Giving “forms” to products

From the previous lecture, we understood how the aesthetics of products are influenced by three major factors: Function, Human, Emotion.

Of which, it is determined by the more dominant factor.

Below are the three products I have categorised according to the three dominant factors which I feel have influenced their aesthetics.


This is a tilting teacup designed by Magisso.

I feel that the product is function-dominant because of the overall simplicity and intuitiveness of its design.  The intention of the product is to help tea enthusiasts brew the perfect cup of tea. Users are able to adjust the strength of their tea by tilting the teacup.

The design of the product is very straightforward; even without an instruction booklet, users will be able to understand how the teacup is meant to be used.

I feel that the Lililite, a bed reading lamp designed by Thijs Smeets, really embodies human-dominant aesthetics. Smeets take into consideration the habits and needs of avid readers and transformed them into his design.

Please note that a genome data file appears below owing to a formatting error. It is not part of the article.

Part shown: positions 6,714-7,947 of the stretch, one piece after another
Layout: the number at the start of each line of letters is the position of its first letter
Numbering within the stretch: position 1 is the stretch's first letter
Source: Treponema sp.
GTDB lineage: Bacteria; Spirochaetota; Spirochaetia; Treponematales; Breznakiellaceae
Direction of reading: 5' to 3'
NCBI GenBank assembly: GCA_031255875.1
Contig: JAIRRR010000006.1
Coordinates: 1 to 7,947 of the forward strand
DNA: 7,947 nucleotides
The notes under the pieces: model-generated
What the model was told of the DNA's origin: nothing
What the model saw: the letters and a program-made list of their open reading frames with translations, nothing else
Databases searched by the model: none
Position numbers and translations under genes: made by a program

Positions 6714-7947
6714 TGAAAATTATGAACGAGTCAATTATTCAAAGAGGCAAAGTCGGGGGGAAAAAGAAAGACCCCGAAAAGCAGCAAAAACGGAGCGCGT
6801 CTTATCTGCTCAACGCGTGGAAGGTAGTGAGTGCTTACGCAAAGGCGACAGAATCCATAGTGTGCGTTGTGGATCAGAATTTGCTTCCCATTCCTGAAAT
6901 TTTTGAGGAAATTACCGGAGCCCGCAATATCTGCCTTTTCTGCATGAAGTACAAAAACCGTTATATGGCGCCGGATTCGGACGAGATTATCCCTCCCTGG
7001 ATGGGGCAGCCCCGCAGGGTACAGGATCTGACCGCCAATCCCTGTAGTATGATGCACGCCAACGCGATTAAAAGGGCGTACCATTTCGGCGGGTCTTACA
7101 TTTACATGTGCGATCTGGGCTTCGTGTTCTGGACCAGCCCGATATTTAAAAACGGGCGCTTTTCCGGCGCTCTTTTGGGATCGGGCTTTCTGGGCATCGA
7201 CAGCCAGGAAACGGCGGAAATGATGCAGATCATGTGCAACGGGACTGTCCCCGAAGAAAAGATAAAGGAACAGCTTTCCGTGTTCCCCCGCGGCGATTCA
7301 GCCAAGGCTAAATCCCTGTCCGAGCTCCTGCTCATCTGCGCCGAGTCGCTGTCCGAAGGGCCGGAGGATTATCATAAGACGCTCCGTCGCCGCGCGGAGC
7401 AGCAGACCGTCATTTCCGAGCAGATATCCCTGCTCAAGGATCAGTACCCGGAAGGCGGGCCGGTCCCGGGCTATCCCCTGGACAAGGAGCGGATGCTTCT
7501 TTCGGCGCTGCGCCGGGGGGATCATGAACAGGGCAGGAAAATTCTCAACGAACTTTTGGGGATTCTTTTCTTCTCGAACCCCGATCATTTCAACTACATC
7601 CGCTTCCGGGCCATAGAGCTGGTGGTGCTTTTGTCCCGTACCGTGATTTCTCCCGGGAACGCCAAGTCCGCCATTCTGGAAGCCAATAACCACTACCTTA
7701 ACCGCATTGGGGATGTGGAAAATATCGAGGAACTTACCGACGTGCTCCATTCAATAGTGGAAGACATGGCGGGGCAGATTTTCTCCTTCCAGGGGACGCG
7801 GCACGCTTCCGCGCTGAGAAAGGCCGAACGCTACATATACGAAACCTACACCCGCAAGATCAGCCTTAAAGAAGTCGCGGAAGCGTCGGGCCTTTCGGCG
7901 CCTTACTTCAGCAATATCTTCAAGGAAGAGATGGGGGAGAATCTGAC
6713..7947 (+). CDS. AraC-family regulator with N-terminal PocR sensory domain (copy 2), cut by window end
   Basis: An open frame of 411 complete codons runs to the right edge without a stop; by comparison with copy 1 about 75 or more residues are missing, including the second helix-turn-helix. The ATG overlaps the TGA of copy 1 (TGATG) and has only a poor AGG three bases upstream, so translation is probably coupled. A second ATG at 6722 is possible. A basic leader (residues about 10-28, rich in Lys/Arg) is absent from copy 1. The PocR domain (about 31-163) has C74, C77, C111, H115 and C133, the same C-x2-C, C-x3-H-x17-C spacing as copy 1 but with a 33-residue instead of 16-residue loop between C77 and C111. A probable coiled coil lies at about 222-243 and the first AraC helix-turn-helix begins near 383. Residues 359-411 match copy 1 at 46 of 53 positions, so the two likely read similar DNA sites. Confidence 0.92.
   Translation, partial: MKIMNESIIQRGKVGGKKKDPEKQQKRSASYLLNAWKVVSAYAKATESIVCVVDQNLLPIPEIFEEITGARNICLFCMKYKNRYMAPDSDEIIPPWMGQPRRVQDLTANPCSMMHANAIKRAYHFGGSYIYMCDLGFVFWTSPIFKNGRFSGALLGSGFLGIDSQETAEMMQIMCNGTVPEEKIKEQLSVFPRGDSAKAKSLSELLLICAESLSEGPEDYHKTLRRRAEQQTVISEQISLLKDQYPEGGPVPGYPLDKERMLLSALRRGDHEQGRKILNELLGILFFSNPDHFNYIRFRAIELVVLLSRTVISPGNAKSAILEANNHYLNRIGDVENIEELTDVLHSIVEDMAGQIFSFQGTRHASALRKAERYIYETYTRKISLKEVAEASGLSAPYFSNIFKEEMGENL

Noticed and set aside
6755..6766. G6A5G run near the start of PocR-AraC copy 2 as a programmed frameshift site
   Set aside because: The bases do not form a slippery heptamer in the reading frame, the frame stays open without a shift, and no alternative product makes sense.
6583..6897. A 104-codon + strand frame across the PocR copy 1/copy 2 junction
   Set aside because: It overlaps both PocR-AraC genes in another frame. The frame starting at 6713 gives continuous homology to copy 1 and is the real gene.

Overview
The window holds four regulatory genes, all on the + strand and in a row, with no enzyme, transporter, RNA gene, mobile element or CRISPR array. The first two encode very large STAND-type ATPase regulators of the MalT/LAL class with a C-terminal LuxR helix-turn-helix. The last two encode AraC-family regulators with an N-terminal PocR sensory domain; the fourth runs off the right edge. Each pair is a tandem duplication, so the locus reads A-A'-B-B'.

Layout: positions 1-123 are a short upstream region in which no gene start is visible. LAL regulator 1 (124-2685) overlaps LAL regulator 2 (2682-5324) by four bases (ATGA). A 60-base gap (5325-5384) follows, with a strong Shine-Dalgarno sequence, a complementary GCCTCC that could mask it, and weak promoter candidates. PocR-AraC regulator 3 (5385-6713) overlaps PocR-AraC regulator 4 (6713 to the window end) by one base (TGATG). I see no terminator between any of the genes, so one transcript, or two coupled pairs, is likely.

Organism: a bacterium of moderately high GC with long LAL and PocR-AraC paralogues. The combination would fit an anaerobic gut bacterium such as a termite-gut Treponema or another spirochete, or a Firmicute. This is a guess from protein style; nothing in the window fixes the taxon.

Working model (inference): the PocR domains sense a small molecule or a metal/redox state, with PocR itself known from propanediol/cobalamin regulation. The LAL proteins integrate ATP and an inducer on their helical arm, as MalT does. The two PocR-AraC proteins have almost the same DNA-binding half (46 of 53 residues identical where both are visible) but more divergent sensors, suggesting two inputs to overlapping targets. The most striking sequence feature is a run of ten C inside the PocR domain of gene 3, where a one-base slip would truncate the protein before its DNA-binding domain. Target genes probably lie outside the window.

Everything an avid reader needs is housed in one design; space for them to place their books, and a physical bookmark that acts as an on/off switch for the book light below.

All in all, I feel that this is a product that was designed with human as its utmost consideration.

Lastly, we have the Heifer Pitcher.

It is a double walled glass pitcher that features the shape of cow udders on the inside. The first word that came into mind when I looked at it was “cute.” The designers behind the Heifer Pitcher intended for it to be a fun way to encourage children to drink their milk, and an object of amusement for adults. Regardless of the liquid in the pitcher, consumers will definitely have a fun time using it.




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Hello world.

2 thoughts on “Giving “forms” to products”

    1. Hi Peer! Sorry for the delayed reply.

      I feel that the addition of udders into the design of the pitcher is very subjective.

      In the sense that it stands between a fine line of obscenity and quirkiness. For consumers looking for a sophisticated pitcher, they would definitely not enjoy the aesthetics of the Heifer pitcher, but for those who are looking for something unconventional, they might find the novelty of the pitcher a breath of fresh air.

      Unfortunately, it is also due to the aesthetics of the Heifer pitcher that it may never be more than a novelty, a “for fun” product. I guess the point I am trying to make is that the designers of the pitcher probably designed it with a specific target audience in mind. As for me, I think the udders added a refreshing and fun twist to the conventional pitcher, so I personally don’t find it a bit too much!

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